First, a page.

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Transmission Line Lab (4/2008) In this lab you will be working with an open-line transmission line. Please refer to your text to learn about the advantages and disadvantages of this type of line. The purpose is two-fold: 1) determine the characteristic impedance of an open-line from physical measurement and experimentally, and 2) to observe standing wave voltages in order to calculate the standing-wave ratio (SWR) and predict the conditions for minimum SWR. Equipment: VHF Oscillator (HP 3200B) Function Generator (HP 3312A) Digital Oscilloscope (Tektronix TDS 210) Open feed line w/150 MHz detector Resistors – 220, 390, 680 Ohm ½ watt Soldering station w/solder 3 – RG58 coax, ~3ft, w/BNC on both ends Micrometer and metric rulers Procedure: 1. Place the open feedline on the lab bench. This requires 2 persons to carry. Gather the rest of your equipment and place the instruments on the lab bench shelf. 2. VHF Oscillator. Ensure the power is OFF. Set frequency to 150 MHz. The RF out is at the rear. Connect a piece of coax with 2 BNCs from the RF out to the RF transformer at one end of the feedline. 3. Function Generator. Ensure power is turned off. Set to 50 kHz, sine wave, NO modulation, maximum output. Use another RG58 coax to connect the Vpp output to the AM/B+ input of the VHF Oscillator. 4. Digital Oscilloscope. Use the remaining RG58 coax to connect Channel 1 to the 150 MHz Detector on the open feedline. We will be using only Ch1. May the following changes/settings. Ch1 – DC coupling, 200mv. Horizontal – 1ms. Display – dots. Acquire – Average, 16 averages. Return to viewing Ch1. 5. Check physical condition of feedline and wooden container. Do not over tighten the lines as it will bend the ends. Place 2 meter stick beneath the parallel wire so you can measure distances. Us the micrometer to measure the diameter of the feedline wires and the distance between the centers of the wires. Refer to this diagram. d (measured) __________ D (measured)__________ Z0 (predicted) __________ 6. Turn on all equipment. 7. Move the detector without pulling on the wires or having other objects close to the wires. You should see the voltage on the oscilloscope gently increase/decrease as you move the detector along the length of the wire. 8. At 150 MHz, what is one wavelength (in meters)? _________________ 9. As you move the detector note the distance along the feedline between maximum voltages. Record your results in this table. Voltage vs. distance (cm) 10cm 50cm 90cm 1.3m 1.7m 20cm 60cm 1m 1.4m 1.8m 30cm 70cm 1.1m 1.5m 1.9m 40cm 80cm 1.2m 1.6m 2m 10. Is there some correlation between the wavelength and the distance between voltage peaks (what is it)? 11. Using the equation for SWR = Vmax/Vmin, What is the SWR? ______ What is the ideal SWR?__________ Why is the measured SWR not the ideal? 12. Now solder a resistor at the far end of the feedline, across the two wires. Then measure the SWR again for each resistor. Which has the best SWR? _____ You may try additional resistors to see if you can get close to SWR = 1. Resistor SWR 13. How close is the resistor value that produces the best SWR to the characteristic impedance you predicted in part 5(above)? Why would this be so?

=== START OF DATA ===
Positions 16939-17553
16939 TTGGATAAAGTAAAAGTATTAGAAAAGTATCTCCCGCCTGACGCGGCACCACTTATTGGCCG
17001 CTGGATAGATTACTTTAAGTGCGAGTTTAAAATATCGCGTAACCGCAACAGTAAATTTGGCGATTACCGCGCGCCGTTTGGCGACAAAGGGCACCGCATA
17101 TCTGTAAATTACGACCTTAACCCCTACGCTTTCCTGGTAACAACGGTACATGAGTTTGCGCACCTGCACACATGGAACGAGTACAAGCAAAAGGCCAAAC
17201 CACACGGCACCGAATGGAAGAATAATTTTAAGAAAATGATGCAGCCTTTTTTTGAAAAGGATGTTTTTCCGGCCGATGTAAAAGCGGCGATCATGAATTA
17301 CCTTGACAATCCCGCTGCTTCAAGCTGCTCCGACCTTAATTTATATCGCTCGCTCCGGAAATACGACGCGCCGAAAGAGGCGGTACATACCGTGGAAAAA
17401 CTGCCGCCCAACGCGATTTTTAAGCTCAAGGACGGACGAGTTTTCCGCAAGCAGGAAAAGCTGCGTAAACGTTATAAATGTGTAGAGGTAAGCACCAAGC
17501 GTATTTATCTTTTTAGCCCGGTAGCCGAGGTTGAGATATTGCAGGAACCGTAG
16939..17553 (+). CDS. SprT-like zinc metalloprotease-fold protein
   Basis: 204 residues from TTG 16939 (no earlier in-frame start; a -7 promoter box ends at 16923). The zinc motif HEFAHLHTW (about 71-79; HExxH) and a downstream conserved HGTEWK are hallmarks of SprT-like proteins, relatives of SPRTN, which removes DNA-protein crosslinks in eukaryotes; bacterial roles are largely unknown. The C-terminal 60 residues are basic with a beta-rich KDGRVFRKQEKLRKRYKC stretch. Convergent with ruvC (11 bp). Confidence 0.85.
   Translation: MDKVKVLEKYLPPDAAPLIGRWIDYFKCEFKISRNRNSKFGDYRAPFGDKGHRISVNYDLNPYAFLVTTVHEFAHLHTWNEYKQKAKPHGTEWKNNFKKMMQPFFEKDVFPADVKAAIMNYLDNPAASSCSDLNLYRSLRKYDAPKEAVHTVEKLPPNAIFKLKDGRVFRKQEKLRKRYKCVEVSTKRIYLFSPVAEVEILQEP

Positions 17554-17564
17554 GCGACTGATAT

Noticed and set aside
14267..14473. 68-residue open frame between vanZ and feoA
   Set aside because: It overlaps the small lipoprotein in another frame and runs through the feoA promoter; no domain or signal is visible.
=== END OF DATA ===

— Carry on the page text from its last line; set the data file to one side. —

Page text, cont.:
"Transmission Line Lab"